In and out guide to the new society

IN

Amnesia: It is neither fashionable nor necessary to have the ability to recall who were pillars of the colonial establishment and how they have become stalwarts of the new order.

The Island Club: A discreet enclave owned by the family of Tung Chee- hwa, the head of the first post-colonial government. Invitations are at a premium.

Things Chinese: Well, up to a point. Hongkongers are still sniffy about their compatriots from across the border, but nowadays keep their tart comments to themselves and profess a great love for the motherland.

Committees: Anyone who's anyone is a member of a Chinese advisory committee. Fortunately, there are loads of them and so scope for gaining membership is not too limited.

Colonial memorabilia: Everything, from letter boxes with the royal crest to stamps with the Queen's head, is being avidly hoarded. Interestingly, some of the keenest buyers live on the Chinese mainland.

Optimism: The glorious return to the motherland is an occasion for celebration. Things can only get better once the colonial shackles are removed.

Chinese values: The new buzz- phrase is Chinese values, a sort of Confucian- Communist melange, with an emphasis on the values of obedience, community interest and respect for authority, as opposed to individual interest

Putonghwa: The northern Chinese language, which is China's only official language. Hong Kong people have great difficulty speaking it, but they are really trying.

Making money: Some things never change in Hong Kong.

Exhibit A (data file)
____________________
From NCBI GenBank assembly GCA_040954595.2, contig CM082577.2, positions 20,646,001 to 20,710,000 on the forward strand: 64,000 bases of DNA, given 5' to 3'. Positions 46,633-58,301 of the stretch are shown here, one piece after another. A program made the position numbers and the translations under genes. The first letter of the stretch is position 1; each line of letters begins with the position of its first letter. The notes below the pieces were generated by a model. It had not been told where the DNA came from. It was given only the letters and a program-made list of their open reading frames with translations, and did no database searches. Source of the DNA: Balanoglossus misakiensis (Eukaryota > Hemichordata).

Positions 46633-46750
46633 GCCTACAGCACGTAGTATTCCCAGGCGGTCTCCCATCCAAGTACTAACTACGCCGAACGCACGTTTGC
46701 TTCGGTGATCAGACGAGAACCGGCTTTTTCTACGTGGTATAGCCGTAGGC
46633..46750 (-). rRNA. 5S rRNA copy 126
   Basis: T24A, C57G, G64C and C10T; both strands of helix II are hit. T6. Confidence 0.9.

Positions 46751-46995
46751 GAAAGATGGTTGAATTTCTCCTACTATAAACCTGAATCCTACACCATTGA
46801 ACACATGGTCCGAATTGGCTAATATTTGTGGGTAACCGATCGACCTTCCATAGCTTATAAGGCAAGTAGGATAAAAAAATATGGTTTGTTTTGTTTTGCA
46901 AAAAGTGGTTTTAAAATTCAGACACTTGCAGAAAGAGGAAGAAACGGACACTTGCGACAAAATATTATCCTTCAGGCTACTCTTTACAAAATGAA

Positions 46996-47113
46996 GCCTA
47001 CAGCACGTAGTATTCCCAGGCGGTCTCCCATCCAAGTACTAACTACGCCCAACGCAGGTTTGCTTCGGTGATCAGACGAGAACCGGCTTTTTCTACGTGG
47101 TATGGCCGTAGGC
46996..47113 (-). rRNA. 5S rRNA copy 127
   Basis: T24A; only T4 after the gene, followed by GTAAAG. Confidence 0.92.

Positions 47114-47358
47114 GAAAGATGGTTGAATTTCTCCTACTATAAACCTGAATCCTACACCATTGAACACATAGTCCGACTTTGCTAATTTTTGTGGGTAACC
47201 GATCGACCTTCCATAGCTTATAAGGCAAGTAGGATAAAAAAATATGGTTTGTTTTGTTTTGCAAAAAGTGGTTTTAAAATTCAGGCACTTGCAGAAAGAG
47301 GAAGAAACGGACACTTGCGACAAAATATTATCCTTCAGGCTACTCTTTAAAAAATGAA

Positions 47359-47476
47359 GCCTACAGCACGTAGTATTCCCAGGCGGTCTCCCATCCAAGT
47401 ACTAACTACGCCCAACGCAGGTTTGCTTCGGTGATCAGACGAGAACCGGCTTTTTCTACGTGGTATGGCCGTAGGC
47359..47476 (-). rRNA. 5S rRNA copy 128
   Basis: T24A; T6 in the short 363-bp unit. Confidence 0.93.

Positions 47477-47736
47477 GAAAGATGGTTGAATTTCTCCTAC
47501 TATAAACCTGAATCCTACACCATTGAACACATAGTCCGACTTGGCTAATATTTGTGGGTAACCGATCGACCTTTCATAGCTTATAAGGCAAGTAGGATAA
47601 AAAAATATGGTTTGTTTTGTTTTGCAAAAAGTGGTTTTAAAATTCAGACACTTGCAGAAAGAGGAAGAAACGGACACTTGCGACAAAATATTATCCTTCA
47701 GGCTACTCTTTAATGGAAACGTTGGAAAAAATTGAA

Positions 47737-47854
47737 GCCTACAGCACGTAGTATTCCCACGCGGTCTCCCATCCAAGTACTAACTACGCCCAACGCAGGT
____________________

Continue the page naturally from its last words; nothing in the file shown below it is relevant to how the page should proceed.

OUT

Long memories: Too much was said by Hong Kong leaders in the past which can no longer be said at present. The facility of recall is not required by the new order.

Government House: Applicants used to queue up for invitations to enter the residence of Governor Chris Patten. Invites are now a positive embarrassment.

Things British: Those with British connections are doing their best to keep them under wraps. Various privileges, including special immigration rights, which were enjoyed by Britons have been scrapped.

Gongs: MBEs, CBEs, OBEs and all other royal awards were once coveted. Now, some aspirants for high office have gone so far as to relinquish use of their titles.

Colonialism: Regarding colonial memorabilia as anything but quaint history is out. The new order wants to rewrite school text-books to ensure that children have a "correct" understanding of the past.

Pessimism: Those expressing doubts about the future have been warned. There is no place for doubters who go round spreading despondency.

Western values: These are defined by the new order as a combination of anarchism, welfare- stateism and unfettered freedom to criticise for the sake of criticising - an intriguing mixture of Haight-Ashbury and Clement Attlee.

Cantonese: The mother-tongue of most Hong Kong people is not exactly out, since that is what most people speak, but it cannot be regarded as politically correct.

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